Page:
Dave and I ended up driving with the boys to Ohio, doing two separate legs on the inbound and outbound trips. We stayed in Syracuse on the way there (spiritual homeland of my dear friend Lisa) and Buffalo on the way back for a total of 24 driving/rest stop hours and only 48 in Ohio. And this is the part that blows my mind (or the part of that still thinks I'm 22 and childless): I think it was easier than flying. No need to keep kids entertained in ever-winding security lines, no potential for late or cancelled flights, no battling traffic to get to Logan, no removing and reinstalling car seats on either end. When Finny sobbed and yelled "Up!" in his carseat, I wasn't worried about anyone else thinking we were awful parents or he was an awful baby--I just leaned over and reassured him (to no avail, of course) that we would be there soon, and slipped him some Motrin for his aching teeth--his final two are emerging, a lower incisor and a molar, and they're clearly knocking back on his heels.
Anyway, the funeral service was beautiful. The Episcopal minister knew my grandmother well, so it was personal and moving and delicately done. She read this poem by Mary Oliver to us as a fitting illustration of how my "Mom-Mom" looked at life:
When Death Comes
When death comes like the hungry bear in autumn; when death comes and takes all the bright coins from his purse to buy me, and snaps the purse shut; when death comes like the measle-pox when death comes like an iceberg between the shoulder blades, I want to step through the door full of curiosity, wondering: what is it going to be like, that cottage of darkness? And therefore I look upon everything as a brotherhood and a sisterhood, and I look upon time as no more than an idea, and I consider eternity as another possibility, and I think of each life as a flower, as common as a field daisy, and as singular, and each name a comfortable music in the mouth, tending, as all music does, toward silence, and each body a lion of courage, and something precious to the earth. When it's over, I want to say all my life I was a bride married to amazement. I was the bridegroom, taking the world into my arms. When it's over, I don't want to wonder if I have made of my life something particular, and real. I don't want to find myself sighing and frightened, or full of argument. I don't want to end up simply having visited this world.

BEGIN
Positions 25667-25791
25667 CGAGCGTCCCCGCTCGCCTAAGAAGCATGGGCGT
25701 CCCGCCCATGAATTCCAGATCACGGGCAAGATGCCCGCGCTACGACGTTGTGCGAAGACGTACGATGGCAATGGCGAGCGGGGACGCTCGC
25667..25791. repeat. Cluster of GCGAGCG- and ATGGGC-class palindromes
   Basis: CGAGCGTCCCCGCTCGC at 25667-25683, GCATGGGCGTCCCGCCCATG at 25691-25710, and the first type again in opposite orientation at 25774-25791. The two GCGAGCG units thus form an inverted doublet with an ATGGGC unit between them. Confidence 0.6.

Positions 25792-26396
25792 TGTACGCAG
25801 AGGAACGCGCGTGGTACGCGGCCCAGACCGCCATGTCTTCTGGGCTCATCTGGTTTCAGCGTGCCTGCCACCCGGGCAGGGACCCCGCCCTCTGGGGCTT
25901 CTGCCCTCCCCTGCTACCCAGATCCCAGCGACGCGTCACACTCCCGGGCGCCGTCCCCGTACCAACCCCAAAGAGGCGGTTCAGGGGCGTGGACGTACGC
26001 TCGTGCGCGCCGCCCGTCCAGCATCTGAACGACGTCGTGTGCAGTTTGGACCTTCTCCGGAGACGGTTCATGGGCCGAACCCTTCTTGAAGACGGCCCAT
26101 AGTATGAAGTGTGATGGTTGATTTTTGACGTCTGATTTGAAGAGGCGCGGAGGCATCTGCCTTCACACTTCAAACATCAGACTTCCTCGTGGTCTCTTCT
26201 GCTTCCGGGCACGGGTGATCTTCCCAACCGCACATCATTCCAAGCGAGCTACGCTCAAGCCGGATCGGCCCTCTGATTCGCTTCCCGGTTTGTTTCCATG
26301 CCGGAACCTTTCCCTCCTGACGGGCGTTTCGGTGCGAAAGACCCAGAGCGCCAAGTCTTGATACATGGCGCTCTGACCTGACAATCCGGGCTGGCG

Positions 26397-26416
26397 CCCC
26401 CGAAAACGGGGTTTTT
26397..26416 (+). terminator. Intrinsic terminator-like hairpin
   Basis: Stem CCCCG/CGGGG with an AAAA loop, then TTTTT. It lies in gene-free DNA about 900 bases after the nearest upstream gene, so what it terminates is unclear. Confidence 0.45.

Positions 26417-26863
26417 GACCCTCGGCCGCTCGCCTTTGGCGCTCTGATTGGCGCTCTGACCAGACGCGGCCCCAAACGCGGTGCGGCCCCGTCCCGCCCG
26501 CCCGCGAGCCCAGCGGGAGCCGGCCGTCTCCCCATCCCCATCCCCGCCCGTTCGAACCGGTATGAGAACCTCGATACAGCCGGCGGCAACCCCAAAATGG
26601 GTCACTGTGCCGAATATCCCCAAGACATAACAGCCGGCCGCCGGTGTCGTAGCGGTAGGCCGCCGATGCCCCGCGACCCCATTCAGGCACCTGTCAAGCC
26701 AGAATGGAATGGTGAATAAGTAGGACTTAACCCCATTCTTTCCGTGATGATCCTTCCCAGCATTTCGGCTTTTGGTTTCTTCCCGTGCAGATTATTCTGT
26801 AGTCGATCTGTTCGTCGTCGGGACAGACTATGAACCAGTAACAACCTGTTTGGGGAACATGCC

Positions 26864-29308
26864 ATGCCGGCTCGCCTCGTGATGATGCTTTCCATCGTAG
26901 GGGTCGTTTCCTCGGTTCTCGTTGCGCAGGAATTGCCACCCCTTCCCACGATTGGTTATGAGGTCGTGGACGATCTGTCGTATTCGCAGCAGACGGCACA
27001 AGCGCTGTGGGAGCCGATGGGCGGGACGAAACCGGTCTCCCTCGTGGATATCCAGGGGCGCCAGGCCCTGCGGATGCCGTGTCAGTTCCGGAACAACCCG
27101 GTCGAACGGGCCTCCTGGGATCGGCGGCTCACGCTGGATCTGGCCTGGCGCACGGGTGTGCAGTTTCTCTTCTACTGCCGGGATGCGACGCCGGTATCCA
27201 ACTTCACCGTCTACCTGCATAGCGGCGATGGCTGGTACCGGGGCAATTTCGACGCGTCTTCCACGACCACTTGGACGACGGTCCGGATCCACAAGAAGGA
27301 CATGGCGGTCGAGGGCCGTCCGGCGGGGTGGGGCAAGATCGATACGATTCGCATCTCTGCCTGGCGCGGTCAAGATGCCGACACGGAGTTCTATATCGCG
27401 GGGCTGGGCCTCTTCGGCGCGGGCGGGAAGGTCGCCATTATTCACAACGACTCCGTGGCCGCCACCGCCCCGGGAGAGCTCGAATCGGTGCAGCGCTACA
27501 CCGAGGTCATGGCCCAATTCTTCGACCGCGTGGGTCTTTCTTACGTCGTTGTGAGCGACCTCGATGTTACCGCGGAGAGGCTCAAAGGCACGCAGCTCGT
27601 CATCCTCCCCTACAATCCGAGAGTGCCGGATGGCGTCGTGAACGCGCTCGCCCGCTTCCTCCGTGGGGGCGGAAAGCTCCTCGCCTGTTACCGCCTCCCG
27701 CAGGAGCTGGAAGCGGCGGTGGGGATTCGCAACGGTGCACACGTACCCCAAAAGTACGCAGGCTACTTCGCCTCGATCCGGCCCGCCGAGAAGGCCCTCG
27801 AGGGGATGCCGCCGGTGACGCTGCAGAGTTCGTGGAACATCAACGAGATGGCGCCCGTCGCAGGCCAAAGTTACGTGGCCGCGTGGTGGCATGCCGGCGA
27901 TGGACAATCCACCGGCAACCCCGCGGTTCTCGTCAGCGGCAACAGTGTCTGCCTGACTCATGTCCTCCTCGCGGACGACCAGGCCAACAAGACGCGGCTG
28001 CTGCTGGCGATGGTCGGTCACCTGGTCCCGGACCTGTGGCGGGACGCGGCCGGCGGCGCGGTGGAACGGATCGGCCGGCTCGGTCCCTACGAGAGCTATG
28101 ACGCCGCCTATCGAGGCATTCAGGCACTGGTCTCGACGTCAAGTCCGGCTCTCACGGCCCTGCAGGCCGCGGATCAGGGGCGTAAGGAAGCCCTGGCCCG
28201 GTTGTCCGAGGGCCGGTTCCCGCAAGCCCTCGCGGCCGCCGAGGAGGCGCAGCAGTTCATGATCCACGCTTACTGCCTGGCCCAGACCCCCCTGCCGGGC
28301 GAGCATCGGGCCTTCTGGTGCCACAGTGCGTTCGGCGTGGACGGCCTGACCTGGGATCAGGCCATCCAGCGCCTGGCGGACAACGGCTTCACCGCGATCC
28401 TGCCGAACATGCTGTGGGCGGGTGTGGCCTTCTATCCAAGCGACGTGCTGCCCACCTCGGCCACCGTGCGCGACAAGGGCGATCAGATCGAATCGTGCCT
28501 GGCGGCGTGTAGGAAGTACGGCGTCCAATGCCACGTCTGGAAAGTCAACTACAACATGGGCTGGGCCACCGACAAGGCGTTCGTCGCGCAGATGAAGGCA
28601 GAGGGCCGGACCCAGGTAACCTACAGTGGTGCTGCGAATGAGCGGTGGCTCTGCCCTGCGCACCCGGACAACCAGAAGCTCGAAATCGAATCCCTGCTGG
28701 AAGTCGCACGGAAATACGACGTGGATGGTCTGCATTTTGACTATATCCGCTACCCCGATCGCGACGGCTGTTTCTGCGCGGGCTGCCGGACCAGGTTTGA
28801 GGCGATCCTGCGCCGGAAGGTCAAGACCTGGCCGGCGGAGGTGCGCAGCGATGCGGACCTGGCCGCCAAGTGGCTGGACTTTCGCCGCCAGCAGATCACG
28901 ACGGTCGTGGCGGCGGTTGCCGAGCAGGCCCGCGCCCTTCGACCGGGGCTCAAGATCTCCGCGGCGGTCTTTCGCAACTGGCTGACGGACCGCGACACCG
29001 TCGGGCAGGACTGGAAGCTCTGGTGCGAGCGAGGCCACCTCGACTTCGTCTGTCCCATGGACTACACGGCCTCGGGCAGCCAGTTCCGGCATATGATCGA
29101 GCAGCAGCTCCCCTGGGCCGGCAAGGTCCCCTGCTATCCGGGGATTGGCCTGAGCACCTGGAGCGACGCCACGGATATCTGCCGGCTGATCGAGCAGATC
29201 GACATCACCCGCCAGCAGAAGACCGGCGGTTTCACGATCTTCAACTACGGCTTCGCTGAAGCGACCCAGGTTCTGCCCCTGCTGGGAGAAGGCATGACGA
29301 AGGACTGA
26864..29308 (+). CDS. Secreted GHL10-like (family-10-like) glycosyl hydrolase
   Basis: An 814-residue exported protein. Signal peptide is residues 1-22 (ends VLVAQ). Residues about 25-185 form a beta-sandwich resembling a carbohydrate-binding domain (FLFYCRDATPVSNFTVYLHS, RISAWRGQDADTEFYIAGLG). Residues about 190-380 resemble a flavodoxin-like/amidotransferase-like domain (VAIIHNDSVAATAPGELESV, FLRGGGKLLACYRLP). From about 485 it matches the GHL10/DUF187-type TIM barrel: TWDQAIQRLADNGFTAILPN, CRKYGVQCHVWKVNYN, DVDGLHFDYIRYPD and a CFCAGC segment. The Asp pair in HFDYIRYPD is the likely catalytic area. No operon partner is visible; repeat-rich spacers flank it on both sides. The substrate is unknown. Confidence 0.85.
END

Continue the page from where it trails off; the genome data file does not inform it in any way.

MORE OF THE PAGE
I adore that poem--not only for how lovingly it describes my grandmother, but also for how it reminds me about the importance of taking risks, trusting myself, living with purpose.
We didn't go in the pool; the water was too cold. We did many of the usual things we do at Grandma Bobbie's house, only sometimes taking sharp breaths when we remembered she wasn't there. I could feel my mind attempting to puzzle out the situation. We were there, but she was not. It didn't make any sense. She lived there for something like 57 years, raising five children, entertaining nine grandchildren and then six great-grandchildren. She lived by herself for thirty years: my entire lifetime. She beat pancreatic cancer in 1990, after her doctors said she had minimal chance of living five more years. She had no nurses or home health aides or live-in help. That's why it felt sudden; it seemed like she could just keep on going forever, at least to me.
This is her obituary. The picture of her is one from our wedding, which makes me love it all the more.
And I'll be back to blog some much lighter fare in a few days, most notably the pictures that accidentally make my boys look like castmembers from The Outsiders.